The Robo-Animal Circus Grand Prix

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  • I’ve played my fair share of racing games involving animal competitors, from Running Wild to Diddy Kong Racing. But as for the wacky robotic-animals-as-stunt-performers premise of Excitebots: Trick Racing? It’s on its own plane. For it to go unmentioned in a discussion of the Wii’s overlooked gems would be a big oversight, and it’s for that reason that the game’s re-release this week on the Wii U eShop is particularly…exciting.

    Originally released in 2009 (one year after Mario Kart Wii‘s release) as a follow-up to Excite Truck, the game is often described as a blend between the snapshot mini-game stylings of WarioWare and Mario Kart’s familiar item-based racing flavor — a blend that, frankly, shouldn’t gel as well as it does. Building upon the aspects of terrain manipulation and aerial trick zones that Excite Truck offered before it, Excitebots weaved spontaneous, party-style events into the racing action, mobilizing such unheard-of ideas as weaponized dentures, butterfly rescues, collecting sandwich ingredients, as well as mid-race bowling, dart-throwing and other sports-themed activities. Not to mention simplified lure-casting that would not provoke detractors of Big the Cat’s gameplay in Sonic Adventure.

    Cookie-cutter, the game was not, and with such inventiveness came a high-level race energy that felt original. It’s true the game didn’t have an opportunity to secure a wider audience through a European release, but even in North America, it was not given the support it deserved — whether for lack of promotion or because the unorthodox concept of racing against robotic insects, amphibians and the like was without the safety net of a launch window like its predecessor had. Now that Nintendo has added the game to the Wii U eShop library, I would be remiss if I didn’t rally for the game’s surprising excellence.

    In this twisted environment of hyperized animal bot racing, you’ll find that rank leaders are not guaranteed victors, for improvisation and quick reflexes will take you further than berserk acceleration. Divergent paths are the norm with the game’s diverse, world tour-like track selection (China is littered with environmental hazards that conceal shortcuts, while Fiji couples open space with some demanding trick zones), making Excitebots a game where unexpected discoveries often lead to unexpected victories. Almost everything you do will be categorized as a stunt worthy of Stars (or points), with players even being rewarded for skirting danger by driving close to trees. Aerial gymnastics calling for more precision — releasing from vertical and horizontal bars with accurate timing, guiding yourself along a flight path of rings, or performing backflips following a bungee launch — are where player skills gain definition, and prowess is developed through experimentation.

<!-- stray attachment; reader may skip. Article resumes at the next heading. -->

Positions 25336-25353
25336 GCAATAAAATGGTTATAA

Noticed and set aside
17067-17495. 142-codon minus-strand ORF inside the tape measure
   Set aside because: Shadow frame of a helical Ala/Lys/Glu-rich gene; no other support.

The adaptable turbo jump mechanic also provides nuance in that, while it renders smaller hills and breaks in terrain as undiscovered springboards for tricks, there are times when using this move could mean soaring above track manipulations or trick opportunities, costing you either speed or point combos.

    Without much in the way of anticipated slowdown (barring mandatory bar segments, where 10 rotations must be cleared before one can advance), Excitebots thrives on this merging of brisk navigation inviting rapid-fire decisions (supported with responsive motion controls) and the comical chaos emerging from its interactive track designs. It all comes together in a tight formula that never feels shoehorned, regardless of how bonkers the events become.

    Had I been smarter, I would’ve played Excitebots more when Nintendo Wi-Fi Connection was on its way out, as I miss playing online now. While the community was never large to begin with, times where I did participate were marked with greater unpredictability than in the standard offline offerings. The game’s creative Poker Race mode — wherein players create and cash in Poker hands after collecting cards at designated areas — was its own riot, especially with a full online lobby: racers fought to stay ahead for first dibs at cards, while gauging whether to hold or disrupt hands for a possible payoff at a future checkpoint.

    Though not doomed on arrival, Excitebots was sadly not embraced for the clever departure that it was, short of the small following it garnered among Wii enthusiasts. It may well be cheaper to purchase a used physical copy of the game, either online or from a local game store (compare: roughly $30 for the digital version in Canada, versus the $10-$15 you may find it for at EB Games). But even with the price not being ideal and its online functionality no longer active, there’s still tons of fun to be had if the Wii U eShop version will be your first exposure to this game. In fact, you may be surprised by how consciously Excitebots addresses what may be your preferred racing sensibilities, if fast-paced racing, accessible driving controls and engaging mechanics are your soft spots.

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